The High Line is an elevated pathway built on an old railway viaduct in west Manhattan. It’s described as a
“living system” drawing from multiple disciplines which include landscape architecture, urban design, and ecology. Since opening in 2009, the High Line has become an icon of contemporary landscape architecture.”
Along the 2.33 km walk are views of Manhattan’s urban landscapes. Towering skyscrapers, avant garde architecture, old and new buildings. Since it’s opening in 2009 real estate value for apartments abutting the park have climbed.
For $6 million dollars you can get a home ten meters away from a pathway sporting twenty thousand pedestrians a day. For even more, you can watch the pedestrians from your luxurious glass enclosed bathroom and bathtub. It is a room with a view. The question is, who’ll be viewing whom?
What do you do when you’re in New York City in the worst spring snow storm in a recent history? You go to the museum of course. You, Me and Fifty Thousand other people.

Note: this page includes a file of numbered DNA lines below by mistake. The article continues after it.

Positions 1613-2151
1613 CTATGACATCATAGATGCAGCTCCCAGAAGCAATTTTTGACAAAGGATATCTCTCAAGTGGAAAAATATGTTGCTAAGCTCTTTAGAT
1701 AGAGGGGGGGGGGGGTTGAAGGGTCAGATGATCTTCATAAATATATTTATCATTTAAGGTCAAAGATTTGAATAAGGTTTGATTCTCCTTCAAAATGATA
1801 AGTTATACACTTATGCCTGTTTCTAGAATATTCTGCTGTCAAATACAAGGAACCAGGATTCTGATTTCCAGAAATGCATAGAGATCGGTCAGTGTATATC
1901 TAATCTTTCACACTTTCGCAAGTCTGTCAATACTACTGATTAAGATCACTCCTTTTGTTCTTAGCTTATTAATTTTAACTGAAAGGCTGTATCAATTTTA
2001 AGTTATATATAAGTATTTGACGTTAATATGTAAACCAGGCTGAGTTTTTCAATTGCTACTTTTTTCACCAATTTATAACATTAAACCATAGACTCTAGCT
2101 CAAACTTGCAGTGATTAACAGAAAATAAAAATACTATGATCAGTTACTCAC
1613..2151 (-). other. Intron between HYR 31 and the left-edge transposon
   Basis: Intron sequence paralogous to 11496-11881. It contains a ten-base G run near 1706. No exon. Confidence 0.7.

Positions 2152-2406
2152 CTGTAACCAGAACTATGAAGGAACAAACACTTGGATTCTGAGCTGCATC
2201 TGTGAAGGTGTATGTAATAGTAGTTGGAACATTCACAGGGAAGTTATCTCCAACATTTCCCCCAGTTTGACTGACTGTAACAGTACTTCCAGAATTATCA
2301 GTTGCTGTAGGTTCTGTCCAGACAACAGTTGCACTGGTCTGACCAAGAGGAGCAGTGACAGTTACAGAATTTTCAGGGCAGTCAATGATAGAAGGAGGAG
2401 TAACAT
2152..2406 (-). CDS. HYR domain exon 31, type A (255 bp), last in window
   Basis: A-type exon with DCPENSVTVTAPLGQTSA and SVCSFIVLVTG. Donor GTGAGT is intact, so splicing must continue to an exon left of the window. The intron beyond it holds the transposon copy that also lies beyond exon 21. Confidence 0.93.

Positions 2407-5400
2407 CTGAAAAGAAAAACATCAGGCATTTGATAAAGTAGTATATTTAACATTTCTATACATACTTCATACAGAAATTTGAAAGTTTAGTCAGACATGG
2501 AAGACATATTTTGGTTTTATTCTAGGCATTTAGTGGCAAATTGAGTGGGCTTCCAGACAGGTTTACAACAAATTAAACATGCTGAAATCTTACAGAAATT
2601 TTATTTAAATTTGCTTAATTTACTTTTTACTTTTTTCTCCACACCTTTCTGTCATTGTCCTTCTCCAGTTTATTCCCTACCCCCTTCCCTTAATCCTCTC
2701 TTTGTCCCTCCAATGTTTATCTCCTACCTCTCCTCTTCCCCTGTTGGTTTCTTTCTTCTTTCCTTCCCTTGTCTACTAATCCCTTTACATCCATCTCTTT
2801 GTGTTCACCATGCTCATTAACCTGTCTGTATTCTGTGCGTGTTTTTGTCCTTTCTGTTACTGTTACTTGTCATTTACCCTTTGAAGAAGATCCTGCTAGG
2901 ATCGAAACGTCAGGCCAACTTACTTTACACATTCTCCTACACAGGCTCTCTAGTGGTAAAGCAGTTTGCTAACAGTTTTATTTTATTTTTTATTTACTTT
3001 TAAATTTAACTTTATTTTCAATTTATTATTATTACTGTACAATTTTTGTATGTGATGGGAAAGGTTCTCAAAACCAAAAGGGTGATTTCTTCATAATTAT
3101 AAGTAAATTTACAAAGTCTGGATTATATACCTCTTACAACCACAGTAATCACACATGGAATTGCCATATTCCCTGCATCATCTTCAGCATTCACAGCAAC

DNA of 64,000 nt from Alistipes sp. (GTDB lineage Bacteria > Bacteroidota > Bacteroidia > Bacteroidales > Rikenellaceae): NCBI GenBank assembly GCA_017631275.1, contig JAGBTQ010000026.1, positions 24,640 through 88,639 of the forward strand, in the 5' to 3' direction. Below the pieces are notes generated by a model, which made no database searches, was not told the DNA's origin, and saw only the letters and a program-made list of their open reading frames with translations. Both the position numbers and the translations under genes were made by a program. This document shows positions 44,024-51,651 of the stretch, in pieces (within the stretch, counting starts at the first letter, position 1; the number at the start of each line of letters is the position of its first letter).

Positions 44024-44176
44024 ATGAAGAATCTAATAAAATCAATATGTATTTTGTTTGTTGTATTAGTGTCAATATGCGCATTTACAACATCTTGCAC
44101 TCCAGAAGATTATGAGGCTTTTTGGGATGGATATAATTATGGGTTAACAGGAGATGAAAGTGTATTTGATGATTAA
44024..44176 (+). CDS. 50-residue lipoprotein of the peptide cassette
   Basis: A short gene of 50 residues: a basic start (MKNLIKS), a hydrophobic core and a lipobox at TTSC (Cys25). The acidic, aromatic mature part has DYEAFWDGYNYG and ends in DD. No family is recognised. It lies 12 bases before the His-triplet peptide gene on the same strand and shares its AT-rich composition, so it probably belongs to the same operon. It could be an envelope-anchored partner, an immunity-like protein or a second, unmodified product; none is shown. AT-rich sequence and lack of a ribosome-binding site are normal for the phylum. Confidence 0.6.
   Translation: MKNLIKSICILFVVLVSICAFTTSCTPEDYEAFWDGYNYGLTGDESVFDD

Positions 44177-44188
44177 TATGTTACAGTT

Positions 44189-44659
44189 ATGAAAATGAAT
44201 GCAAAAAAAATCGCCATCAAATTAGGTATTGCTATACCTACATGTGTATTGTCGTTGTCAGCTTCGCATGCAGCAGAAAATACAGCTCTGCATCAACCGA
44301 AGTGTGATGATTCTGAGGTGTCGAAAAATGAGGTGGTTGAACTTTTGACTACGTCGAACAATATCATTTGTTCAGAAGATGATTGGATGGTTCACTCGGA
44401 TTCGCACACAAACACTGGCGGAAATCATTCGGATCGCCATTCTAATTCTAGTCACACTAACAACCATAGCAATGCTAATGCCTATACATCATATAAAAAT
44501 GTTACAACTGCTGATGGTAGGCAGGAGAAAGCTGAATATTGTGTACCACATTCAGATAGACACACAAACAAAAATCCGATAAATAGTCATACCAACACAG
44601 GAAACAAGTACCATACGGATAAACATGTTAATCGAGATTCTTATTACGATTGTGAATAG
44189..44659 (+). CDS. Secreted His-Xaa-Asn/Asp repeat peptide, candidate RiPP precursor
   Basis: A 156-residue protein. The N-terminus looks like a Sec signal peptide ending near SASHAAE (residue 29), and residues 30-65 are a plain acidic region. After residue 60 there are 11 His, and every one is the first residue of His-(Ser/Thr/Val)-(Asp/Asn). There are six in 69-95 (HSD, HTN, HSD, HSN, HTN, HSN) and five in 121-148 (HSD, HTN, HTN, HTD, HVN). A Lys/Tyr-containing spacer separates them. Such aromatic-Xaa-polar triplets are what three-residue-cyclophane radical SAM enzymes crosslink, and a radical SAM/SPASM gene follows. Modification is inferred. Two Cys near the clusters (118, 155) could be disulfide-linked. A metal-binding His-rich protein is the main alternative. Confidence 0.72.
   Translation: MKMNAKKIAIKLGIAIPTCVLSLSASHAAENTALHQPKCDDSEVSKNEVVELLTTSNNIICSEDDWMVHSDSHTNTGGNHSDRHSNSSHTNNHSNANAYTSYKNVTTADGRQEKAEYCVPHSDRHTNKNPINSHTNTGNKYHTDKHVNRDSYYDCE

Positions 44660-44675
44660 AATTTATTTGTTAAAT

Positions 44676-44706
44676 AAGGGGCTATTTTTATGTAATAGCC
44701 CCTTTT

Like well muffled lemmings we line up at the MoMA, pay for tickets and shuffle off to line up again for coat check. We head off to the escalators where we shuffle through five floors of exhibits. Exquisite, gorgeous and beautiful art.
Somewhere on the second floor I remember what a uncultured noob I am. Oh I see the wonder of the famous Water Lillies and the brilliance of the Starry Night. I even get the genius of the color blocky Mondrians. I recognize the beauty and famous-ness of these pieces but I am not enthralled by them.
Instead I am drawn to the frames of scenes outside. Quiet and fleeting vistas of snow falling silently on brownstones across the city.